Brenda from Virginia asked: If the Lord forbids marriage with foreign women, why is it allowed here?
Thank you for your question, Brenda.
Your question is part of one of the most nuanced elements of theological study in the Bible: what parts of the Old Testament Law was strictly for the Israelites, and how much of the Old Testament Law applies to believers today?
You are right in your identification of the Lord’s restrictions on marriage for Israel. Deuteronomy 7:3–4 says this:
"You shall not intermarry with them, giving your daughters to their sons or taking their daughters for your sons, for they would turn away your sons from following me, to serve other gods. Then the anger of the Lord would be kindled against you, and he would destroy you quickly."
But it's clear in this command what God is concerned with. The issue is not one of race, but rather loyalty to God. God's concern with his people marrying foreigners was not because they were foreigners, but because they would influence Israel with their foreign false gods.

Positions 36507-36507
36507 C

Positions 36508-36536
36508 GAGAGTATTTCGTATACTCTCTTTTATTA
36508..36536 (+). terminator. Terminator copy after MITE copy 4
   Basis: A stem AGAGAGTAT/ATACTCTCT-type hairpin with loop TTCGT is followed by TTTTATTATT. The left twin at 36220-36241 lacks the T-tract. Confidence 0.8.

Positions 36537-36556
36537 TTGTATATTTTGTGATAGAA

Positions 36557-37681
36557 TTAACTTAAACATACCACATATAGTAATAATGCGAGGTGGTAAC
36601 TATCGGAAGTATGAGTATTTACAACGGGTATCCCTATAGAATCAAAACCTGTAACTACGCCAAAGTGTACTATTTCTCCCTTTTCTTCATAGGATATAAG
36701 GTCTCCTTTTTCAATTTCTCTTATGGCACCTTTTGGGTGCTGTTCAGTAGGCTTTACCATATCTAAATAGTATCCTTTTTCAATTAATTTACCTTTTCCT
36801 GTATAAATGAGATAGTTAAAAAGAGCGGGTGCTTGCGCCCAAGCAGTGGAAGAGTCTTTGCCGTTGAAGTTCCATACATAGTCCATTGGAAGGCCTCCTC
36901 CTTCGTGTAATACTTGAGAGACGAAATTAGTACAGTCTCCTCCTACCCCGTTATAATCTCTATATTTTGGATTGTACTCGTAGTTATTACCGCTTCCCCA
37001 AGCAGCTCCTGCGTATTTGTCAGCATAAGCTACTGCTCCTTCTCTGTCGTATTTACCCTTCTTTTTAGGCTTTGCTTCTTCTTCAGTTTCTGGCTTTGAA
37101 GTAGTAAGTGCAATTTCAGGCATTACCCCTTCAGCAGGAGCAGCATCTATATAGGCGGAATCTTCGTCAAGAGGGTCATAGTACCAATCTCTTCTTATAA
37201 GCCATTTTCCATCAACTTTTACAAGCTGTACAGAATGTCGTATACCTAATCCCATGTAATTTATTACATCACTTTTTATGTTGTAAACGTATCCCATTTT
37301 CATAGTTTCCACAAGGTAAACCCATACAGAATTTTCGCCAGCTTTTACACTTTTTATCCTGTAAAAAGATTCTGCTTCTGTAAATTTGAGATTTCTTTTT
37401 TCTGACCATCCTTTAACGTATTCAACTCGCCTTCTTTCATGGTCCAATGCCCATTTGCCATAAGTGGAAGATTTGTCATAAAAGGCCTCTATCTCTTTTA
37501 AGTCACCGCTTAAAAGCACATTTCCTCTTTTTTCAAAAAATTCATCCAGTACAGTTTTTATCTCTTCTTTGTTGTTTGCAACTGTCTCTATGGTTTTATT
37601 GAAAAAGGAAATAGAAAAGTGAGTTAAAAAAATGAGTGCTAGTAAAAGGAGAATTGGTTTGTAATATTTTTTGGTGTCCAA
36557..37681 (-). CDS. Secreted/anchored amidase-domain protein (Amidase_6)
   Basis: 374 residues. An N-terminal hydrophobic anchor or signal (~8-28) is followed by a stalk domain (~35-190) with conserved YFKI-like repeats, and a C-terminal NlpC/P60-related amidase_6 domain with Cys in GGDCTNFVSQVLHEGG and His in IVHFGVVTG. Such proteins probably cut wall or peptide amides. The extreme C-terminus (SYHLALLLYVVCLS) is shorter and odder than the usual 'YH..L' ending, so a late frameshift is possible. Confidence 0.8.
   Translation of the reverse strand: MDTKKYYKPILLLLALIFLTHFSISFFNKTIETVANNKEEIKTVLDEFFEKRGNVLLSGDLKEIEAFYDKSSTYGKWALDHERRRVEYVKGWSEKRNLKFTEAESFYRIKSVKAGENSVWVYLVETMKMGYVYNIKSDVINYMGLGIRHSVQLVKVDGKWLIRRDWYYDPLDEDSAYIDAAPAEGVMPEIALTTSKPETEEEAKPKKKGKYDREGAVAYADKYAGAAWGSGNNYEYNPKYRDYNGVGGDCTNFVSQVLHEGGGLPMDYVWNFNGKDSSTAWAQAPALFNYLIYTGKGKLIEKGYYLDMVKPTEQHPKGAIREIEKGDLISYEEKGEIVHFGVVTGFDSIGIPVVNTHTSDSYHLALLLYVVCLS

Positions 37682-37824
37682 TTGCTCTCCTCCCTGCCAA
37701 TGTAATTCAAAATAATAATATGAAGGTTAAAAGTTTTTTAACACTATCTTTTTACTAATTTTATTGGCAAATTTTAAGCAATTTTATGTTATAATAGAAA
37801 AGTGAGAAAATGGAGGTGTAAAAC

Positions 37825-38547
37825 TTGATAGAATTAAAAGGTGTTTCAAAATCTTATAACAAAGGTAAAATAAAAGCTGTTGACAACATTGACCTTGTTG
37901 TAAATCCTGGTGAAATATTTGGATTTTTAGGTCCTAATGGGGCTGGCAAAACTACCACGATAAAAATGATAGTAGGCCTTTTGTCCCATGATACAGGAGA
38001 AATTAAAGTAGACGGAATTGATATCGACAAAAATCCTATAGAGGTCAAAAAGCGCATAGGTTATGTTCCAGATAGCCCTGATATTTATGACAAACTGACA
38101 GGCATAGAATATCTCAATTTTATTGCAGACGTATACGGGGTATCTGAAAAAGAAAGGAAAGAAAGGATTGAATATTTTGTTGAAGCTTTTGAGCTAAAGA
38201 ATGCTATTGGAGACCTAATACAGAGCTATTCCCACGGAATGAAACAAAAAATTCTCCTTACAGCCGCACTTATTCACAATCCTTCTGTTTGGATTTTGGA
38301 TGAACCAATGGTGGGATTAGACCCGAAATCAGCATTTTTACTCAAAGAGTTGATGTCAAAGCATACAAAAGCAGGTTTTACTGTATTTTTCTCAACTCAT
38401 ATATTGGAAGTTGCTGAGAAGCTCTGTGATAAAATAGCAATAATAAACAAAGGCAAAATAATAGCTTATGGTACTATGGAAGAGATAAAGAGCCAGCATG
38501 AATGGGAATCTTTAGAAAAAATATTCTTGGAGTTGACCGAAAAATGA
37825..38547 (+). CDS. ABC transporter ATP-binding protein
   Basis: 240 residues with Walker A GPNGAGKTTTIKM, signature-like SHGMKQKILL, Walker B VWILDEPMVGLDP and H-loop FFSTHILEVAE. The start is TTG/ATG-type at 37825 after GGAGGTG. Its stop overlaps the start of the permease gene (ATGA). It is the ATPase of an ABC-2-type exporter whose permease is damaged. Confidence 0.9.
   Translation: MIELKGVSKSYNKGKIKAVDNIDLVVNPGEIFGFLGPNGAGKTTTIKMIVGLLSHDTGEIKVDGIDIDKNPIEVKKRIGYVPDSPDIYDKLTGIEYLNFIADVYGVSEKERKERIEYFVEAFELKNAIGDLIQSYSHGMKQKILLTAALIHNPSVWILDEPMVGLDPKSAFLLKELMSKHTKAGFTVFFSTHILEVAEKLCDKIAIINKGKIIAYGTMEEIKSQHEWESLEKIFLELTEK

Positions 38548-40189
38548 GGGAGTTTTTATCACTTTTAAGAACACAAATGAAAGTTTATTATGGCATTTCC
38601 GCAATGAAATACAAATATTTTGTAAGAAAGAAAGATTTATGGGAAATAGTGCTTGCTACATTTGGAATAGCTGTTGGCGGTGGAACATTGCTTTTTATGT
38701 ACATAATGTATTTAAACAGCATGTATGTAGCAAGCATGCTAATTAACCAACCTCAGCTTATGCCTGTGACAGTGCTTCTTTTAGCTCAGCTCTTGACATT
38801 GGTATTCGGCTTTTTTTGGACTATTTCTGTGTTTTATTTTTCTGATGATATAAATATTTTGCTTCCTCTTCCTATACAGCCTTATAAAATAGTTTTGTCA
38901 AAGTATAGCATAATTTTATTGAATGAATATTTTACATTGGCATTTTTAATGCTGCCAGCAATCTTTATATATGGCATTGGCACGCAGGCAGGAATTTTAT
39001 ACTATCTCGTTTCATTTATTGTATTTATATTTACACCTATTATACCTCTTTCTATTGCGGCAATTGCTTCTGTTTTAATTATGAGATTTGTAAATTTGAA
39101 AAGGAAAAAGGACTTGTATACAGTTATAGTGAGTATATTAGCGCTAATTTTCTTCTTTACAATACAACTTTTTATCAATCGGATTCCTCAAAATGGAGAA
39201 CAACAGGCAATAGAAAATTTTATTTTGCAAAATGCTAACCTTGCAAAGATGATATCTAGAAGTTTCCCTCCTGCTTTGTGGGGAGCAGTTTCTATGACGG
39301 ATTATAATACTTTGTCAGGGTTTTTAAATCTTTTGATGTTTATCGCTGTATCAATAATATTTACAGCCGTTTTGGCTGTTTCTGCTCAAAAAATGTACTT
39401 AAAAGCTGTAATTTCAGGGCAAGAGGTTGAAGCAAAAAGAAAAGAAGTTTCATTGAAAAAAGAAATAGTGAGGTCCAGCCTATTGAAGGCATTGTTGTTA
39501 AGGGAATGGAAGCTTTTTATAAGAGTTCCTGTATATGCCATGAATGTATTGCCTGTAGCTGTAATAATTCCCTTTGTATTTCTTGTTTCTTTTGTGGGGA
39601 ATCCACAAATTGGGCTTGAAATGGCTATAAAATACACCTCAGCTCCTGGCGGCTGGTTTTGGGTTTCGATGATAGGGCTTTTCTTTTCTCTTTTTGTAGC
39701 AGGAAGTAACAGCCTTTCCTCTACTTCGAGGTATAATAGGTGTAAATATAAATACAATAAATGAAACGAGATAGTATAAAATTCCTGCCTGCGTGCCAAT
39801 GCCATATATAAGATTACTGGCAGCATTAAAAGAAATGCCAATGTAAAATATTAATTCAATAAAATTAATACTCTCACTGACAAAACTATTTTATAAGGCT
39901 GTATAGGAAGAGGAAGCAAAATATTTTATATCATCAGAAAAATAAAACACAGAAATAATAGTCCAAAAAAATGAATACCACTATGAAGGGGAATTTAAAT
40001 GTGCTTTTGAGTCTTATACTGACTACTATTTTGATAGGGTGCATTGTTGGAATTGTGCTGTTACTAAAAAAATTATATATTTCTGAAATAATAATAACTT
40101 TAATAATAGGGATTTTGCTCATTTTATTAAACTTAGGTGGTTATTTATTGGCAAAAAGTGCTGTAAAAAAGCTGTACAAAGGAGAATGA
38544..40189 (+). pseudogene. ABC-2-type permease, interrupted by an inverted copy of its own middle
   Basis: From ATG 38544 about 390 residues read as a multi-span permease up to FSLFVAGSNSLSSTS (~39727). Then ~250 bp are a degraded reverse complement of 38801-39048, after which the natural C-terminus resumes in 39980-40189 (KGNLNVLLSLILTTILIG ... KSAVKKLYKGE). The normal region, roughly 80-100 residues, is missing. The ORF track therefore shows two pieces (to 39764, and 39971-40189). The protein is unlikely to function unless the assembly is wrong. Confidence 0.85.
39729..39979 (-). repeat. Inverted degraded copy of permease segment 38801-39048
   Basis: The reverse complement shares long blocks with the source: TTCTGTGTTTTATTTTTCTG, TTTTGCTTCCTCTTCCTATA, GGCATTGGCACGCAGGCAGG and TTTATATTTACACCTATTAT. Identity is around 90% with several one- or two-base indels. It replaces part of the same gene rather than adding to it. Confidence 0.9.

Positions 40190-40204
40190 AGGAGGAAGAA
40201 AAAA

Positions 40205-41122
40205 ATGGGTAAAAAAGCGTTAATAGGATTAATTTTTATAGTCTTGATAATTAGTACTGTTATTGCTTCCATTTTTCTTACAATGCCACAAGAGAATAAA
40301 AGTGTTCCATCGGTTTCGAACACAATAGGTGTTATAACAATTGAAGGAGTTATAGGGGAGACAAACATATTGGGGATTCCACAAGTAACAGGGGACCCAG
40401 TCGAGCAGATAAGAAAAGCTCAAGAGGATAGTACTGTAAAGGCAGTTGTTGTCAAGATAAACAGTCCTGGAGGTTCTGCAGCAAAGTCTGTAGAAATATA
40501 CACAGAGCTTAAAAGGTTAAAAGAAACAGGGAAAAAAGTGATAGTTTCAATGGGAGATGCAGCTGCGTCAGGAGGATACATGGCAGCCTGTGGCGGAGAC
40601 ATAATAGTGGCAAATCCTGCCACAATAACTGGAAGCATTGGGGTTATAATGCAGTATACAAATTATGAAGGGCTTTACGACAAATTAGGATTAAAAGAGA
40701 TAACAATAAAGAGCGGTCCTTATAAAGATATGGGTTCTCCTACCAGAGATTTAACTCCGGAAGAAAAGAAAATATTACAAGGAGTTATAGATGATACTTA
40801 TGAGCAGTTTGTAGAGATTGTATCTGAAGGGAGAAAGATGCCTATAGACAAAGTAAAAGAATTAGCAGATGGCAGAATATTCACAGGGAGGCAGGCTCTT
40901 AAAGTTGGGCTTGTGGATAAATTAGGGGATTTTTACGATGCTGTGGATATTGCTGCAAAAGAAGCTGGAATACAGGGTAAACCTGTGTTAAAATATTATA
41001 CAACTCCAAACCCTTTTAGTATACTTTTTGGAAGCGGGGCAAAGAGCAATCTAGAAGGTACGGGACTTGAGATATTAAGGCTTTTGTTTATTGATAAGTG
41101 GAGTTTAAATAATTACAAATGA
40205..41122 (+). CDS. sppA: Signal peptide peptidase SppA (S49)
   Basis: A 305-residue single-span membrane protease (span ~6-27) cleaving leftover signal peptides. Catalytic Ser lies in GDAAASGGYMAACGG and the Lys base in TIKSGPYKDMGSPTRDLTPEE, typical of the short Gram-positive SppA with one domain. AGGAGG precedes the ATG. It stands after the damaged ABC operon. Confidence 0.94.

The issue of whom the people of Israel could marry was an issue of faith, not of race.
You'll remember in the book of Joshua that Rahab had faith in God and she protected the Israelite men who came to spy on the land. Even though she was a foreigner, she became part of the community and married a man from the tribe of Judah.
Rahab's son was Boaz, who married Ruth—another foreigner.
Both of these foreign women became part of the Hebrew community and are in the family lineage of Jesus Himself!
There are no racial restrictions on whom a person can marry. God does require that Christians marry other Christians. He does not want His people to be unevenly yoked with unbelievers (2Corinthians 6:14). But believers from different nations, cultures and races are free to marry.